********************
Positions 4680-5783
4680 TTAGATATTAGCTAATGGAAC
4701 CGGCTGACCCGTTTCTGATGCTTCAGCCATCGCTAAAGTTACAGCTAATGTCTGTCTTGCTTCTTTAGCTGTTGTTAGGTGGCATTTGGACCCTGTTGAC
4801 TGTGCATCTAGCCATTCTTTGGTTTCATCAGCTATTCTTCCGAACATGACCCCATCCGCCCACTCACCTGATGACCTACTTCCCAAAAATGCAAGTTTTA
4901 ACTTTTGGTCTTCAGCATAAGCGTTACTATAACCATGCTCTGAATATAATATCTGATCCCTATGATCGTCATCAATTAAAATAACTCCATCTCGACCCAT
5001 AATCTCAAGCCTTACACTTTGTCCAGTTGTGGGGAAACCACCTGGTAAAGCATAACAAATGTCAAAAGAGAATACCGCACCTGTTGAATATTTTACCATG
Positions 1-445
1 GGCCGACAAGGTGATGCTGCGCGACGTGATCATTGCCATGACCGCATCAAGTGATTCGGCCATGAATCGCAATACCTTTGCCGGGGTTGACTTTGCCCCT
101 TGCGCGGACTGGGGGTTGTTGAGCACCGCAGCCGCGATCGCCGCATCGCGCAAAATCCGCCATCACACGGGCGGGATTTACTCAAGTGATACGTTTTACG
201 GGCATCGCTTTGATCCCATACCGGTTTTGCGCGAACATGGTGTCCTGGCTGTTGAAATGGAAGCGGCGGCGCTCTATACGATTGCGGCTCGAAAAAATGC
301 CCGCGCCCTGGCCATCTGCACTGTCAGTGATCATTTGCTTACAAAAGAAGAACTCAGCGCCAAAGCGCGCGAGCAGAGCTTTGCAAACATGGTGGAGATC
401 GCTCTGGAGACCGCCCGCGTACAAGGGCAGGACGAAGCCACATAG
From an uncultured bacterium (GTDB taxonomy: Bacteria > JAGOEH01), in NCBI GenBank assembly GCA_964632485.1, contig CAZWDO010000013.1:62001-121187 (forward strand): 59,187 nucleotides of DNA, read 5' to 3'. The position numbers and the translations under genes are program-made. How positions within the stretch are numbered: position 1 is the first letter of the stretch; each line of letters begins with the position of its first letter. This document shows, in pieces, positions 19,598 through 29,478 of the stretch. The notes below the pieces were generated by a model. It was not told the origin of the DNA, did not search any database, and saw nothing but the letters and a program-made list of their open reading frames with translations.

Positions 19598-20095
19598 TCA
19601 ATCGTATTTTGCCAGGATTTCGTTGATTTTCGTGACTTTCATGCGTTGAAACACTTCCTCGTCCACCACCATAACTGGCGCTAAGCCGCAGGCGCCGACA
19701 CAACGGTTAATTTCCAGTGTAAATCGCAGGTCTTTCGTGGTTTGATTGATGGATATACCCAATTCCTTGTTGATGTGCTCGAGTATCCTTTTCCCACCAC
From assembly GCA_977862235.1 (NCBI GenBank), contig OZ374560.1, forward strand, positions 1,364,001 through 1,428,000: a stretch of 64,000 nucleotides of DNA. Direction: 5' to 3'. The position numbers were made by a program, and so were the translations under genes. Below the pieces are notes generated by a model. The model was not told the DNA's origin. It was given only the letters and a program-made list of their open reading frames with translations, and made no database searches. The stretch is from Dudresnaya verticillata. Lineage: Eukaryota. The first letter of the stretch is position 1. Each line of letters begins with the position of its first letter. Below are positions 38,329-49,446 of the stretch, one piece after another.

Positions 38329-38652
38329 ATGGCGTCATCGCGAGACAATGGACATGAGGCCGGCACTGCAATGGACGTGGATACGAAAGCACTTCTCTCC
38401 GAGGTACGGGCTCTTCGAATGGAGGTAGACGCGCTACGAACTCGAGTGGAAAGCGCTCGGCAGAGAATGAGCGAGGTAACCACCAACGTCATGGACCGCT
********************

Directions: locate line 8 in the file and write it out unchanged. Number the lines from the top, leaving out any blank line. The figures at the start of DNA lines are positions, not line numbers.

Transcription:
1 GGCCGACAAGGTGATGCTGCGCGACGTGATCATTGCCATGACCGCATCAAGTGATTCGGCCATGAATCGCAATACCTTTGCCGGGGTTGACTTTGCCCCT